For women, it’s sometimes hard to balance the nurturing desire to take care of someone else when in reality, we may need to take care of ourselves. This is often true when facing life transitions. It’s at these times when we have to put ourselves first, at least, until we become comfortable with the change.
Throughout life, we face events that result in transition. Some are planned and some are unexpected. How we prepare for these events can help reduce some of the financial and emotional stress.
Over the next few Money Moxie® issues, we will discuss some important life transitions and provide guidance to help smooth out the bumps. In this issue, we will focus on women who have left the workforce and are now ready to jump back in.
Reentering the workforce
Women often follow a different path than men when it comes to a career. Many get a degree or special training and begin a career only to leave the workforce to raise a family or because their income is not necessary to the family’s financial situation.
While you have been off the career path, things have changed. Yes, remember that old fax machine? Well, for most companies it’s in the corner collecting dust. The business world has been moving forward at a breakneck pace; even those of us living in it day-to-day have a difficult time keeping up.
Software and websites you may have used just a few years ago have been updated and changed. Passwords are your new best (or worst) friend–and you need a separate one for each site. These should be changed every 90 days.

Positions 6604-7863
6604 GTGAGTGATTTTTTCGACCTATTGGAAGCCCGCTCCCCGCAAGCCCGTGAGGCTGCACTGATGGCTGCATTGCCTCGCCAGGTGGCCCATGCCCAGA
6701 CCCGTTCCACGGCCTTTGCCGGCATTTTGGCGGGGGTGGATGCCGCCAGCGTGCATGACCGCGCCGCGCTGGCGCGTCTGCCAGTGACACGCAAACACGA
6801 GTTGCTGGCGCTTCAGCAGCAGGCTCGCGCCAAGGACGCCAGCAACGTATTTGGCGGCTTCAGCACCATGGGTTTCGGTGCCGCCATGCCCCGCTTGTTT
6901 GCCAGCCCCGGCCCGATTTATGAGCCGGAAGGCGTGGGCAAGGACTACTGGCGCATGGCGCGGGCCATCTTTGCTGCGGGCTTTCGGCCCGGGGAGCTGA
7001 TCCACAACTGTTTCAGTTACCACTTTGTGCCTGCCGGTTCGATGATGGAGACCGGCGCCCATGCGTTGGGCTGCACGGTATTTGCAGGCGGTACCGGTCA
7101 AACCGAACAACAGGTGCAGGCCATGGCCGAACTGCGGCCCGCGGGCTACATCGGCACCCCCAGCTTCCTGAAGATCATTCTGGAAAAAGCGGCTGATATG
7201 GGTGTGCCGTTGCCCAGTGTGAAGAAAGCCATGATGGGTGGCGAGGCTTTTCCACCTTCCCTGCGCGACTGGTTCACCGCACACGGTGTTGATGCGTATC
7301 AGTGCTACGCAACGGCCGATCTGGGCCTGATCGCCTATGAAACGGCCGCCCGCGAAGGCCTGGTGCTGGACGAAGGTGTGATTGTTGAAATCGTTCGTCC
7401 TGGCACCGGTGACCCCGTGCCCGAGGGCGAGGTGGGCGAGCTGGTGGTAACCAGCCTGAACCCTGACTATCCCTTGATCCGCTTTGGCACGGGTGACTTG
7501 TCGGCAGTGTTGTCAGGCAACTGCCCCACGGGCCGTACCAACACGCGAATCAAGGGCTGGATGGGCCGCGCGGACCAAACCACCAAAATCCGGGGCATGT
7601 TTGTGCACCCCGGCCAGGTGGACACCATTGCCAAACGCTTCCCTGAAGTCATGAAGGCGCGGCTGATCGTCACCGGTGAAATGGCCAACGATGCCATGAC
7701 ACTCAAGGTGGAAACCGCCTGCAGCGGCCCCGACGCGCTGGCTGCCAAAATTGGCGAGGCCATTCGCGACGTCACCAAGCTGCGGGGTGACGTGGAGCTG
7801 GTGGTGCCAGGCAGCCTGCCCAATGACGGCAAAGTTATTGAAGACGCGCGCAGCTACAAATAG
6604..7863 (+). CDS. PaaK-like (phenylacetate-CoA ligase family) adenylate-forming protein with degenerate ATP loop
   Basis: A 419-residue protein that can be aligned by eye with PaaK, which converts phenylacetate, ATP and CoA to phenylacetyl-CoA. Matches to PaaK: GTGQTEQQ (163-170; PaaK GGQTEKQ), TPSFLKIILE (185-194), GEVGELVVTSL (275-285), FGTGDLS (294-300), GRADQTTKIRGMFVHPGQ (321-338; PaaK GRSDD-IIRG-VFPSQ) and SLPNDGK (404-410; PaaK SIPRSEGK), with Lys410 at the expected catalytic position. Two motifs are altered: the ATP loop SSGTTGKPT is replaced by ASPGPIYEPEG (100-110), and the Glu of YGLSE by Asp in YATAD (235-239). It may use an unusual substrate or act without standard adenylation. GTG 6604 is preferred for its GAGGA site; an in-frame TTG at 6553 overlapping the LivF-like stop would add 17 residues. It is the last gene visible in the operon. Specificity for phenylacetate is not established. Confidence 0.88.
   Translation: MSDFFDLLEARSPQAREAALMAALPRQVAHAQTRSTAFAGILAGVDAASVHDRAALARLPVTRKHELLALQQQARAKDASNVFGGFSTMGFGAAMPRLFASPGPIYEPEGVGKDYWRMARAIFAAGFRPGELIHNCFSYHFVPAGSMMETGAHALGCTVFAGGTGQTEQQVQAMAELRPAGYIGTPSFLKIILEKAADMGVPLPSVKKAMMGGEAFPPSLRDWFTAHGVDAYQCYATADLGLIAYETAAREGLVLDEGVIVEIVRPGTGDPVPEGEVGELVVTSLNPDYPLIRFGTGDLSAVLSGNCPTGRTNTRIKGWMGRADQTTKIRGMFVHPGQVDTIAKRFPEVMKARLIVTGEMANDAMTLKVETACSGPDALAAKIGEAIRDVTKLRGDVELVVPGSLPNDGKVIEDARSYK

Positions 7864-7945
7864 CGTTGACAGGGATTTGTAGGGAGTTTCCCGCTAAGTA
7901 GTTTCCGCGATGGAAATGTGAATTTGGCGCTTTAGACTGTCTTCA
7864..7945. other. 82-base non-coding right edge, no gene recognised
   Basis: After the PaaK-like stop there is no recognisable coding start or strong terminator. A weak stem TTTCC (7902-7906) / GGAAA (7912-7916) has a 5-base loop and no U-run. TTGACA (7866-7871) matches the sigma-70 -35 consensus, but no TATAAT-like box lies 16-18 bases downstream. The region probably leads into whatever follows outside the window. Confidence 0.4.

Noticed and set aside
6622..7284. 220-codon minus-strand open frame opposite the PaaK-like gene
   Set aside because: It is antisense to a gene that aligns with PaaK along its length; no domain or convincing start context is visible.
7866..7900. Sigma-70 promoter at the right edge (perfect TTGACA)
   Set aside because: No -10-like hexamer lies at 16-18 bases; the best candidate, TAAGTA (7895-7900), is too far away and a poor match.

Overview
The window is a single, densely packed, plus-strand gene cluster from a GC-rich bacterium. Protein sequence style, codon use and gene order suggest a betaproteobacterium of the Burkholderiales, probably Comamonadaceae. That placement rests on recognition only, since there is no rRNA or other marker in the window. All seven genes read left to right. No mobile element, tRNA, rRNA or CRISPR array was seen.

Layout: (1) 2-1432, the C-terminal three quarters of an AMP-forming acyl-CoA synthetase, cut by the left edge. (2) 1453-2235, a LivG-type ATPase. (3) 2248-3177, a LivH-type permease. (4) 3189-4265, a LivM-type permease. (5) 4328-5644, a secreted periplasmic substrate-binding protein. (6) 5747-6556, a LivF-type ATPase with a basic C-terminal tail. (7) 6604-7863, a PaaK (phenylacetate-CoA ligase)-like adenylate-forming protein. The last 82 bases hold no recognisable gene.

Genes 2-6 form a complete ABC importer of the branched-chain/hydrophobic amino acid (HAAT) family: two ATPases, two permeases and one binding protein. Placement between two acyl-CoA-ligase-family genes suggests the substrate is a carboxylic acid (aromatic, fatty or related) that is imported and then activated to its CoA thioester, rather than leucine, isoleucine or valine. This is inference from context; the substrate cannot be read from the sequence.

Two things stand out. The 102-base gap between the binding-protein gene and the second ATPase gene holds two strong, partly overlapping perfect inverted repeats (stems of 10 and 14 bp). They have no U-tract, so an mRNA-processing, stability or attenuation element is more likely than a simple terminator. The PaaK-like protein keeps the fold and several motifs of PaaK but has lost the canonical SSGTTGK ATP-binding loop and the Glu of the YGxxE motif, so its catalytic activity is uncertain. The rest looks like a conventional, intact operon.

In order for you to reach your marketable potential, you are going to need to brush up on your skills. Find out what programs are in demand for the position you are seeking and learn more about them. Webinars and online tools make this relatively easy.
Getting paid what you are worth
Don’t sell yourself short. Make sure you are getting paid what you are worth. Check out websites that show average salary ranges or pay scales in your geographical location for your occupation. Know before you enter an interview how much you can expect to be compensated. Maybe it’s time to hone your negotiation skills.
Sing your own praises. Be prepared to articulate your strengths and specific achievements. Express the unique skills and qualities you bring to the table. Avoid the temptation to accept the first salary or pay offered–be prepared to counteroffer.
Be sure to consider other tangible and intangible benefits such as: bonuses, career opportunities, flexible schedule, and supportive culture.
Maximize your benefits
As a woman who has been out of the workforce, you may have some catching up to do when it comes to retirement savings. Employees are often told to get the maximum company match, which is good. Think bigger!
While the match is a great benefit, that alone may not be enough for you to reach your financial goals and live comfortably in your retirement years. Seek professional advice regarding your future retirement picture and invest with purpose and an achievable goal.
Talk to one of our wealth advisors; we can provide guidance regarding your personal situation and the options available to you.